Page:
Could London not want to think again?..

-2 ( +0 / -2 )

Thank god!! I was HORRIFIED when my country, the UK, decided to give Huawei a limited role in the UK's 5G network. Good to see BOJO come back to his senses!

The CCP, both covertly and overtly, controls many Chinese companies.

Of course!!

So if you have a Chinese company which is involved in the infrastructure fo another country, it is time to kick them out.

Couldn't agree more!

Next should be apps like WeChat, Tiktok etc.......

Hear Hear!

1 ( +1 / -0 )

China's ambassador to Britain Liu Xiaoming called the decision "disappointing and wrong".

It is difficult for a communist to discover that there are alternatives....

2 ( +2 / -0 )

Good. At least it won't be as easy for China to steal information.

2 ( +2 / -0 )

these devices containing such spy-enabled hardware will be extremely widespread, allowing for snooping by the Chinese on a VAST array of stuff.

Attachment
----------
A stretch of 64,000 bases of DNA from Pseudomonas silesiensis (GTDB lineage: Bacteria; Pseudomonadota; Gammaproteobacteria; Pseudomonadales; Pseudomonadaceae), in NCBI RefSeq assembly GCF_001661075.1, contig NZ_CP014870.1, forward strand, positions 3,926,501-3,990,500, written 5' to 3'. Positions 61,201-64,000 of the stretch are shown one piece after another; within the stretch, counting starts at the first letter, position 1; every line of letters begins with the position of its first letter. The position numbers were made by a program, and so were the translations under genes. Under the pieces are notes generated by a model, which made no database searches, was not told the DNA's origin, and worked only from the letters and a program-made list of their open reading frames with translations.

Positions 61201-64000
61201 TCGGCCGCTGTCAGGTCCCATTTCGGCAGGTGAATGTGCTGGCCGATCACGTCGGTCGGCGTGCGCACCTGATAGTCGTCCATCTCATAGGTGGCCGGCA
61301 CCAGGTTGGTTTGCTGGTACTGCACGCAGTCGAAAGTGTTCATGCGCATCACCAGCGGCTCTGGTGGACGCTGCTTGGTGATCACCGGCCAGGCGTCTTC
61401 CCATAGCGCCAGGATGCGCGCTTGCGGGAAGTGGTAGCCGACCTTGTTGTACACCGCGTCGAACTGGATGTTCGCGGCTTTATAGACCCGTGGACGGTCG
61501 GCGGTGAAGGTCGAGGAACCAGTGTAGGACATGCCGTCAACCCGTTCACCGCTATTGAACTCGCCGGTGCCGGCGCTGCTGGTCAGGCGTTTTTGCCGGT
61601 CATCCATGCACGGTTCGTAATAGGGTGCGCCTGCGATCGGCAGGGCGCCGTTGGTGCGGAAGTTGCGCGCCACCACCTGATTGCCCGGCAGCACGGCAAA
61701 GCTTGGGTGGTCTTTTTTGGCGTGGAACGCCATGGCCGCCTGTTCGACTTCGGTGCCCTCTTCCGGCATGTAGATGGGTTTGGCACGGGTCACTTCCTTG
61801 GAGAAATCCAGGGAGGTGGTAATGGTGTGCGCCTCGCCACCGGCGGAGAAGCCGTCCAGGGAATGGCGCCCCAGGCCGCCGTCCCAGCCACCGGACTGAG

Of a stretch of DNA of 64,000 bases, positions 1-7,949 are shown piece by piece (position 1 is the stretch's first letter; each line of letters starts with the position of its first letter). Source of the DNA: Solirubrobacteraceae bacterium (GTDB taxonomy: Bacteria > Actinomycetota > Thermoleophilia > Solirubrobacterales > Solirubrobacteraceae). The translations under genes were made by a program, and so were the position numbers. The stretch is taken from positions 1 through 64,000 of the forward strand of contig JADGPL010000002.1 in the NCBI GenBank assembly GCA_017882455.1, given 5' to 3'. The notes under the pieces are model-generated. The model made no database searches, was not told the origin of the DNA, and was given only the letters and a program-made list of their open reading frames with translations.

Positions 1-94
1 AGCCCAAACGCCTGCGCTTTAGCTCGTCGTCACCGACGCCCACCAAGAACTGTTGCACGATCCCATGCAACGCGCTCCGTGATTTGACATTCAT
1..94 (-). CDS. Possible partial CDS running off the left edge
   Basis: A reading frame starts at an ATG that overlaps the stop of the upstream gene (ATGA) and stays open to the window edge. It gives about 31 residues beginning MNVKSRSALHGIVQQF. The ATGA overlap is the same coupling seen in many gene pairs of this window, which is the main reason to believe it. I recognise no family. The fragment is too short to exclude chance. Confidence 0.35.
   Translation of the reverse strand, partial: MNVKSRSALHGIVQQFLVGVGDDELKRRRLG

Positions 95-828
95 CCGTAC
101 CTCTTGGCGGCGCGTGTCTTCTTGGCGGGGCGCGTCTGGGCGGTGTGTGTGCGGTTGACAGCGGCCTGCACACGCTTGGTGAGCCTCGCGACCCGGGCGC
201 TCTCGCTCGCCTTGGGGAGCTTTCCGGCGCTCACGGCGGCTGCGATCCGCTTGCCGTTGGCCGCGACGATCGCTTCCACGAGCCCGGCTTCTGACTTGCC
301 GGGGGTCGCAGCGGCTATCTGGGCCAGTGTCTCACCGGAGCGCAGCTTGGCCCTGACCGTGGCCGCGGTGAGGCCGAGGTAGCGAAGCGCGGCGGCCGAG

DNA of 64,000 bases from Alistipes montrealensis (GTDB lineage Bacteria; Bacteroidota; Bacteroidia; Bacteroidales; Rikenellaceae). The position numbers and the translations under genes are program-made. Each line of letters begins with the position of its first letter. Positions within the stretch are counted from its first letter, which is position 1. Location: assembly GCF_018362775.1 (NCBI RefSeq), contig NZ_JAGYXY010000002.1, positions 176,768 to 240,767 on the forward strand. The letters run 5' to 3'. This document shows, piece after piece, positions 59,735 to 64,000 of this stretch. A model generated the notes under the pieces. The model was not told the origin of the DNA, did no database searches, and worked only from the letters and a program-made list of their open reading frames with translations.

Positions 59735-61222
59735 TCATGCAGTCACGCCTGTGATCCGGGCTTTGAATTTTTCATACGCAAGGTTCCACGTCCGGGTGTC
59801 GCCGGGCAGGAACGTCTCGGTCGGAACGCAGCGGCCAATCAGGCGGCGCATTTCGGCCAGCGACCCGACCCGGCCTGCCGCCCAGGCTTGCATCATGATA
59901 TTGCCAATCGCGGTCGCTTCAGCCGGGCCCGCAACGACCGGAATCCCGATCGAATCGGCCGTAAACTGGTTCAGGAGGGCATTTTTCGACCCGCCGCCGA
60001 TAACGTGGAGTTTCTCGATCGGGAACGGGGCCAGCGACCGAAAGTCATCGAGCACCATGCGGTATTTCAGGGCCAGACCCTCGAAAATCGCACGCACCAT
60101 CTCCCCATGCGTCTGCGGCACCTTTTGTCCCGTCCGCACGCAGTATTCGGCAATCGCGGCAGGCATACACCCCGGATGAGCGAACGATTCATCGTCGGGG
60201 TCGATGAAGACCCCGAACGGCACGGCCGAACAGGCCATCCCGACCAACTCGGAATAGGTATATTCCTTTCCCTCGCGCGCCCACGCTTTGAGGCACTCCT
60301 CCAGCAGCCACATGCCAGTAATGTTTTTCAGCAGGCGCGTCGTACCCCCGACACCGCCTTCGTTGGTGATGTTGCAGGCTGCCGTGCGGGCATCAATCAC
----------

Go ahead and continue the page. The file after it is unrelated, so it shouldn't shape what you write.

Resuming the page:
But not according to the UK's GCHQ, who apparently reported there were no great security concerns with Huawei. Until very recently, we were led to believe the UK would continue to allow some Huawei equipment in the 5G network.

I don't believe that security is the reason for this decision. A political action against the CCP perhaps, or just obeying orders from our "partner" across the Atlantic. Understandable reasons maybe, but I think we should be told.

Meanwhile, most of the UK will continue to use Huawei equipment for its non-5G internet connections.

-1 ( +0 / -1 )

We need to make serious adjustments in out relationship with China, especially Hong Kong and Uighur concentration camps.

1 ( +1 / -0 )

The funny thing is China is moaning about this saying it goes against the agreement they have with the U.K!!! The U.K should just reply that it's a domestic matter.

0 ( +0 / -0 )